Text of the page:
These funds were largely used to invest in human capital: graduate and undergraduate students. Luu works with students involved with development and refinement of the AI system while Dowling works with students involved with insect identification and fieldwork. This foundation was a significant factor in SolaRid’s ability to leverage the larger SBIR award.

Randy Sasaki, SolaRid project administrator, stated, “the open-door and guidance by Dr. Sides created our opportunity. The knowledge and professionalism displayed by the grant’s office, administrators, coupled with the “can-do” attitude of both Dr. Dowling and Dr. Luu, based on expertise enabled the National Science Foundation award, will greatly contribute to the economic development of the state of Arkansas.”    

Dowling and Luu also recently won an additional grant of $94,794 from the Chancellor’s Innovation and Collaboration Fund. Similar to their NSF-funded work, the duo proposes to expand the use of AI to biodiversity and ecological studies by accelerating the time, and minimizing the expertise, needed to identify arthropods in a given sample (predominantly gathered from leaf litter or a pitfall trap).

Luu remarked of the technology, “When you move to AI design, in the first version you can detect 10 types of insects. Later can you just upgrade the software and this goes to up to 20 or 30. It’s very convenient and easy to deploy.”

In their proposal for the commercialization grant, Dowling and Luu noted their technology will have applications well beyond the scope of pest control, stating it “will have the ability to continually learn new identifications and refine existing diagnostic concepts. This will make this system marketable not only for industry applications like insect traps and monitoring systems, but also to museum arthropod collections, consultant services that identify insects (e.g., insect samples used for monitoring water quality), and researchers that don’t have the expertise to accurately identify the insects in their study systems.”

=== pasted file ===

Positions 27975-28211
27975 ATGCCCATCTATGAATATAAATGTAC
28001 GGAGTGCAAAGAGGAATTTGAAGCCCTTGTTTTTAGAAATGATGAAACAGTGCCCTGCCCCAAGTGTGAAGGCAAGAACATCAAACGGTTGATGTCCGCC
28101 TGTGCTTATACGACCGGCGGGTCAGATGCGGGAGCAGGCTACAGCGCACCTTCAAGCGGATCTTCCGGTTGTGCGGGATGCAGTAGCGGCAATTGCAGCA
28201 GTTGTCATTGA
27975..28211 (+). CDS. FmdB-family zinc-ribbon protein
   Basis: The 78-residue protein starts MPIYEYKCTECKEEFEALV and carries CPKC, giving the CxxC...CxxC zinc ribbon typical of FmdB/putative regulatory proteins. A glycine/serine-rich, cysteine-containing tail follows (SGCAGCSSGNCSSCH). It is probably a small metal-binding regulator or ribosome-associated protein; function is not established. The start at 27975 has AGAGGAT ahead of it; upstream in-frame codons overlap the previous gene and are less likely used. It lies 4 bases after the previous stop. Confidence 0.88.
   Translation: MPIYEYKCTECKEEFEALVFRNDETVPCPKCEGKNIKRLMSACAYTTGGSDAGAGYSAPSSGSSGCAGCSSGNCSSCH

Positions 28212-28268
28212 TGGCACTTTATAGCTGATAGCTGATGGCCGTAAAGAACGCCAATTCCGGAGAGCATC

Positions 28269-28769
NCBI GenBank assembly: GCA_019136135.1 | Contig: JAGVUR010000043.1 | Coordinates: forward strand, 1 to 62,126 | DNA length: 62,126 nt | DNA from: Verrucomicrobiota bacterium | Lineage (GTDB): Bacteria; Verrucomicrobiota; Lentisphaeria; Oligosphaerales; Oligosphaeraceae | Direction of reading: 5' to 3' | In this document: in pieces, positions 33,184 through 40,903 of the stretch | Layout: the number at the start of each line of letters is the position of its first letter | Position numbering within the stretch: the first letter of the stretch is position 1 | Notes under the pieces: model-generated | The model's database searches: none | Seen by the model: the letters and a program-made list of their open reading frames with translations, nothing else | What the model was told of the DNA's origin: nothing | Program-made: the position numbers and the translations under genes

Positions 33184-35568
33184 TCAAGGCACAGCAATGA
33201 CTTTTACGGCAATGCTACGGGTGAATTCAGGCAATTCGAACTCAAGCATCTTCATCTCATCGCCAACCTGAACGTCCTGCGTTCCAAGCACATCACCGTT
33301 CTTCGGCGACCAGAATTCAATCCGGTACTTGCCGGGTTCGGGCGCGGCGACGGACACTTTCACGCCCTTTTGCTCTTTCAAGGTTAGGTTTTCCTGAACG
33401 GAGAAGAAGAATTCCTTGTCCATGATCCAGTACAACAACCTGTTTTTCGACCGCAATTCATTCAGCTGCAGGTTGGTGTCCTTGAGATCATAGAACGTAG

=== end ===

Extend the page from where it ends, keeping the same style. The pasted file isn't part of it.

Can it be long before the world is beating a path to their door?

To learn more about Division of Agriculture research, visit the Arkansas Agricultural Experiment Station website: https://aaes.uark.edu. Follow us on Twitter at @ArkAgResearch and Instagram at ArkAgResearch.

 

About the Division of Agriculture

The University of Arkansas System Division of Agriculture’s mission is to strengthen agriculture, communities, and families by connecting trusted research to the adoption of best practices. Through the Agricultural Experiment Station and the Cooperative Extension Service, the Division of Agriculture conducts research and extension work within the nation’s historic land grant education system.

The Division of Agriculture is one of 20 entities within the University of Arkansas System. It has offices in all 75 counties in Arkansas and faculty on five system campuses.

The University of Arkansas System Division of Agriculture offers all its Extension and Research programs and services without regard to race, color, sex, gender identity, sexual orientation, national origin, religion, age, disability, marital or veteran status, genetic information, or any other legally protected status, and is an Affirmative Action/Equal Opportunity Employer.

 

Media Contact: Fred Miller
U of A System Division of Agriculture
Arkansas Agricultural Experiment Station
(479) 575-5647
fmiller@uark.edu